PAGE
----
How to Cope With Anxiety Immediately
Anxiety happens to everyone sometimes. It’s a spectrum — some of us are naturally more anxious, while others tend to be more relaxed. But if you find that your anxiety regularly interferes with your ability to function, personally or professionally, it’s time to address it. Here I’ll tell you a little bit more about what anxiety is and how it can affect your everyday life. I’ll also give you some smart tips on how to cope with anxiety when it hits.
What Is Anxiety?
To begin, let’s talk about what anxiety is and how it affects us. In general, anxiety is a normal and healthy emotion we experience in situations that are stressful or tense. If you’re nervous or uneasy about something, you might experience typical symptoms of anxiety, like a racing pulse and sweaty palms. It could happen when you’re giving a presentation at work, meeting a blind date, or driving in heavy traffic. That’s your body’s infamous “fight or flight” response, triggered by an increase in the hormone adrenaline.
You could also experience less-immediate anxiety that’s centered on issues like money, a loved one’s health, or one of your personal relationships. That can look less like situational panic and more like long-term worrying. Instead of “fight or flight” symptoms, you might experience an inability to concentrate on everyday tasks or a disturbance in your sleep.
However, anxiety disorders go beyond nervousness before a job interview or even your chronic stress about paying your bills. Having an anxiety disorder means that intense and overwhelming feelings of anxiety and panic interfere with your quality of life and everyday living activities. Whether it’s generalized anxiety disorder, social anxiety, postpartum anxiety (which can hit hard when you’re a new mom), or an individual phobia, anxiety disorders require professional help. If you believe this applies to you, please don’t feel ashamed! Reaching out to an expert mental healthcare provider is the best way to manage your anxiety and start feeling more relaxed.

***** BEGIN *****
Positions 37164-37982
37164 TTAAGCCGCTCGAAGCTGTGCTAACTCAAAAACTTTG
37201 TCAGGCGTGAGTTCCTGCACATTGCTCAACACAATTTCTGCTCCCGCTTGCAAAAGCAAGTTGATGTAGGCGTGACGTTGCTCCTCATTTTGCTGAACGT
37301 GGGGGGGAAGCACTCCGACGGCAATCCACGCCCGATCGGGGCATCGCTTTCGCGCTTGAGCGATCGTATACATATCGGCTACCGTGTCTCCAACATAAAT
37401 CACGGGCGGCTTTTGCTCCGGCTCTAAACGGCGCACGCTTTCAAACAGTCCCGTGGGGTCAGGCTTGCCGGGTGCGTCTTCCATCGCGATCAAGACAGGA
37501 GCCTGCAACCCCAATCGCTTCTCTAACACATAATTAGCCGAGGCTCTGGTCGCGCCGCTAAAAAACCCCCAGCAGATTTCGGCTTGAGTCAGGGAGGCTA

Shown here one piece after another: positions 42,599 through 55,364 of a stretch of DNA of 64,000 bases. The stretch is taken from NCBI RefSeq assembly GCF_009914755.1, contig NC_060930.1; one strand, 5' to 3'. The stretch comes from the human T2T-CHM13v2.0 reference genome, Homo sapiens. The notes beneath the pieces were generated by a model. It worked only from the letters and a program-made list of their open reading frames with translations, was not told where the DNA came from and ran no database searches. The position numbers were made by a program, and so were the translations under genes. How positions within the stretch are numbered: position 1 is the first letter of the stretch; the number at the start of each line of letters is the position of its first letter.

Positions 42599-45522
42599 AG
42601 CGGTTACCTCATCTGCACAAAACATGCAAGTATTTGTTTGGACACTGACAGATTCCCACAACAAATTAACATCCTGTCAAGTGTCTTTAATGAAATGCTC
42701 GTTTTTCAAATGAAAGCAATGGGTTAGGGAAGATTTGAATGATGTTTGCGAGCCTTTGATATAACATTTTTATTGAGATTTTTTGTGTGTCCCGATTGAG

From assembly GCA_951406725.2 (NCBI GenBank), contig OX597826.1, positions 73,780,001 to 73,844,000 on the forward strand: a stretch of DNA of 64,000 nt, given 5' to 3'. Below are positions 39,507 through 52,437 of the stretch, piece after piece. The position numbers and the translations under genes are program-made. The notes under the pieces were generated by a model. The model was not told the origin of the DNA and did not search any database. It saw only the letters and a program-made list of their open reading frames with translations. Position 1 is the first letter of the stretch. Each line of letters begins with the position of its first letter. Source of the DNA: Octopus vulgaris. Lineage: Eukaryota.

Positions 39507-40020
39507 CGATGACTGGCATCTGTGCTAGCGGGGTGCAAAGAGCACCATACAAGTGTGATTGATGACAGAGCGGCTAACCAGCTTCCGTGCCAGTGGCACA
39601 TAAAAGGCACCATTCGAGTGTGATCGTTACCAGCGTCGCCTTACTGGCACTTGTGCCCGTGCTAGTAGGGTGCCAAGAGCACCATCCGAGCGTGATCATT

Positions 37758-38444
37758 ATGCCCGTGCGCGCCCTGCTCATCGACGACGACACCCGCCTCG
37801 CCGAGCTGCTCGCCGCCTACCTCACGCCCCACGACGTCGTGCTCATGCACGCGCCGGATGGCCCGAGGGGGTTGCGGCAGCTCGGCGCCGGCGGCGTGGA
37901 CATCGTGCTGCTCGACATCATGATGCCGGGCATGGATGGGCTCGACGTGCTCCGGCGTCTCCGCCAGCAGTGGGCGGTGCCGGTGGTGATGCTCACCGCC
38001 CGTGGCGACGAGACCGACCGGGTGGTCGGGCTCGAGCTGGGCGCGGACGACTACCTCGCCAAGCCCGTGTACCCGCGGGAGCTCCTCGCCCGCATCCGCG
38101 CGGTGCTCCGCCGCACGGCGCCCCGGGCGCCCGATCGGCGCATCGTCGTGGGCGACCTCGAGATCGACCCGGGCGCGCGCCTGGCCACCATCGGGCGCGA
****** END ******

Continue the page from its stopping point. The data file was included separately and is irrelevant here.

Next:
How to Cope With Anxiety Immediately
Now let’s talk about some good ways to cope with situational anxiety. Please note that these techniques are in no way substitutes for professional mental health care. They are, however, a great way to decompress when you’re feeling nervous or panicky. When you’re in a situation that has you feeling tense, take a minute to practice one or more of these relaxation techniques.
Deep Belly Breathing
How many times have you heard someone tell a nervous person to take a deep breath? As it happens, that’s pretty good advice. Taking a deep “belly” breath can help to activate your vagus nerve, which sends a message to your body to chill out. Now, you can’t really breathe into your belly, of course — your lungs are in your chest. What you can do is fully engage your diaphragm, the muscle underneath your lungs, with each breath. Try lying on your back and inhaling deeply, visualizing the air filling up your belly. You might place a hand over your belly button and think about sending your breath there. Once you’ve gotten the hang of it, you can practice diaphragmatic breathing anywhere, from the driver’s seat to the dentist’s chair. Check out this video for a helpful demonstration of deep belly breathing.